Martinez: What I learned as a Peer Adviser

Marissa Martinez, Opinion Editor

While I was nervous to sign up to become a Peer Adviser last year, I was extremely excited when I received my phone call and email that I was accepted. My PAs from freshman year were extremely influential, friendly and inspiring — their kindness encouraged me to apply in the first place.

There was no doubt in my mind that the position would come with a lot of work. In addition to the (newly tightened) schedule for Wildcat Welcome, PAs would have to go through a lot of training to get ready for the incoming first-year and transfer students, much of it requiring self-reflection and vulnerability.

Being a PA certainly brought its ups and downs when it came to my preparedness to lead a small group of students through a brutal Wildcat Welcome schedule. Additionally, my ability to regulate my mental wellness while caring for the needs of my first-year Medill group certainly wavered. At times, I wanted to just curl up in a ball on my bed until school started (on a Thursday? Wild.)

But beyond the amazing support network I discovered, what got me through the two weeks before classes started was all the self-discovery I went through along the way.

New Student and Family Programs dedicates a great deal of our training time to reflection and exploration of both ourselves and our Northwestern experience. All students went through Wildcat Welcome at some point in their NU career. A small fraction apply to experience it one, two or even three more times after that.

Going into the training process, I was fairly comfortable with some parts of my identity, but still struggling to organize my thoughts after my turbulent freshman year. Writing down and discussing my high school senior summer to first-year transition experience with other PAs was difficult, and I found it hard to classify things that had happened to me as validly hard or transformative, especially when it seemed like other people had equally or more difficult entrances into this university. The activity was certainly not set up to be a competition, yet I still felt my brain inch toward the comparison model: yeah, my spring quarter was tough, but theirs was way worse.

But as our board group got to know each other better, and the awkwardness of discussing heavy topics like identity and group dynamics on this campus dissipated, I slowly realized how much I was learning about myself along the way. I found myself exposed to many views that I shared, and, surprisingly, many that I didn’t. I embraced all of it, the tension and the lighthearted moments. I wanted to lean into this process and gather as much information as I could.

Opening myself up to people of many backgrounds was incredibly rewarding. We were dedicated to viewing the training as a learning experience — in “speaking our first draft” and being vulnerable, we allowed ourselves to be shaped by our peers, accept our mistakes, and grow as both individuals and as a team.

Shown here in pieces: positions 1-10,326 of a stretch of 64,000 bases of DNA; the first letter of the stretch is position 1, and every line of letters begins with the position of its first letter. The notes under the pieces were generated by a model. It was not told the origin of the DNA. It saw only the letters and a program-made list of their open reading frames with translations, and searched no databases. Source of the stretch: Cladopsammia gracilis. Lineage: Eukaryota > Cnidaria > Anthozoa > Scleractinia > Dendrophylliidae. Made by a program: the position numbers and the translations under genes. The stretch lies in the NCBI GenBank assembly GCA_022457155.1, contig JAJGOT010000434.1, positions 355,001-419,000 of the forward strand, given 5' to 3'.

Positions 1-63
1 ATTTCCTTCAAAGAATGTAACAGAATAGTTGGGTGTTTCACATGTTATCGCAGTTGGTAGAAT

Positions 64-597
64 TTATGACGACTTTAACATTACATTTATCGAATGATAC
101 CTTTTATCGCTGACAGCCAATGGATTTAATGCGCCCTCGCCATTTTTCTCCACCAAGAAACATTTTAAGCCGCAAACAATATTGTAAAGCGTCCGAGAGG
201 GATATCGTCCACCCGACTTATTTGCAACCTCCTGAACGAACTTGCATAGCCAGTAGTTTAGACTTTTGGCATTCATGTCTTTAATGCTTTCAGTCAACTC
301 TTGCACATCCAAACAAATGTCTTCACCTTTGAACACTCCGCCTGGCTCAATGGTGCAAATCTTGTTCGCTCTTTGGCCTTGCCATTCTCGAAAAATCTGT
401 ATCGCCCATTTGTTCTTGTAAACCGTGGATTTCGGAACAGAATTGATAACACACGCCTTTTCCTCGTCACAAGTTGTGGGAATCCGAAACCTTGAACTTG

But despite my many hours of training, I was not prepared for everything. Controlling my emotions and remaining an upbeat person was difficult. As PAs, our primary focus is ensuring our students have a smooth and valuable transition to this university, and providing a solid support system for them. I did not expect the five days to simultaneously be so draining and empowering as my co-PA and I led our group through the orientation activities. Because of this year’s abbreviated schedule, I barely had any time to process the week’s events, much less the upcoming school year.

I did feel helpless at times — my mental health felt like the roller coasters my students rode at Six Flags. But as I pushed through the week, I felt strengthened by the dialogues I faced months prior. I realized that I had been through a lot freshman year, and I came out of all of it a more self-aware person. By being forced to examine myself in the context of my first year in order to better advise my students, I somewhat unknowingly discovered a lot about how I handle stress and obstacles.

Going through the PA process definitively changed my NU experience for the better. The best part of it was the honesty expected of my peers and me — we wouldn’t be able to effectively guide our students unless we understood ourselves. Taking part in an intentional space like PA training is something I would never give up.

I highly encourage students here to seek out engaging spaces and hold similar intentional group dialogues. While this may not always be feasible, self-reflection is something that is not valued enough in undergraduate life and beyond. It’s hard to be a leader, like many of us aspire to be, when we don’t understand how our life experiences shape us and help us grow. The PA process taught me that all our experiences are valid for our growth, and that taking a little time out of our busy schedules to reflect is essential for our self and community well-being.

Marissa Martinez is a Medill sophomore. She can be contacted at [email protected]. If you would like to respond publicly to this column, send a Letter to the Editor to [email protected]. The views expressed in this piece do not necessarily reflect the views of all staff members of The Daily Northwestern.